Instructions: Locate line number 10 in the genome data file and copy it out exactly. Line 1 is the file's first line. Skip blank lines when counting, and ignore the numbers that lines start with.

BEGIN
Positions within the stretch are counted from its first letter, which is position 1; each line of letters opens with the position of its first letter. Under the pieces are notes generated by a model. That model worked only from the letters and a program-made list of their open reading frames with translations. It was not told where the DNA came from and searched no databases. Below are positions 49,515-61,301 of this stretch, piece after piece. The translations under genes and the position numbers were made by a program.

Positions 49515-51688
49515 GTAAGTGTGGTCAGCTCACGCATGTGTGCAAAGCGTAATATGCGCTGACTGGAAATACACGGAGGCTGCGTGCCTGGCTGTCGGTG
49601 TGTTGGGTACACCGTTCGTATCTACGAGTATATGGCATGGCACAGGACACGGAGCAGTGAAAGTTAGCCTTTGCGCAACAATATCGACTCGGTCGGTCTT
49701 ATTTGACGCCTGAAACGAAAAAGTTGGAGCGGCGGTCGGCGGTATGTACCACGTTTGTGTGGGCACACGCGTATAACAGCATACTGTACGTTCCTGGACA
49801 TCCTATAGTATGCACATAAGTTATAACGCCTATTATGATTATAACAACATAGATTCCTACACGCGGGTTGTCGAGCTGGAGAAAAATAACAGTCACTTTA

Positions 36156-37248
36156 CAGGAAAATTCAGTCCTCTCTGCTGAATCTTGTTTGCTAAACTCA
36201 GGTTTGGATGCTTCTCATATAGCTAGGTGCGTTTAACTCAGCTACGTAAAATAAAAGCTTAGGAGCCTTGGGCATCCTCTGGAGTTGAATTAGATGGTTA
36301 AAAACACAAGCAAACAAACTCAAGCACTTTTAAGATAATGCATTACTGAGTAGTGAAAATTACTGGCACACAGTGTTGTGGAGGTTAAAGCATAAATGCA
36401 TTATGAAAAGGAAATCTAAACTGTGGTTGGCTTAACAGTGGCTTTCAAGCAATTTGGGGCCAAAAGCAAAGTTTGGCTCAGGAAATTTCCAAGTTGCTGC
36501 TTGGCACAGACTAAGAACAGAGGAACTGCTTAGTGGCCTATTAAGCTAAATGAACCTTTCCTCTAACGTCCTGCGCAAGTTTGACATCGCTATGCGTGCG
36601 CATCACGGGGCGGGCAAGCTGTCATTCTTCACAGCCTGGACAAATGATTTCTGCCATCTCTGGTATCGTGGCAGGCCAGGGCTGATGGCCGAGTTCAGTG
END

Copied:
36301 AAAACACAAGCAAACAAACTCAAGCACTTTTAAGATAATGCATTACTGAGTAGTGAAAATTACTGGCACACAGTGTTGTGGAGGTTAAAGCATAAATGCA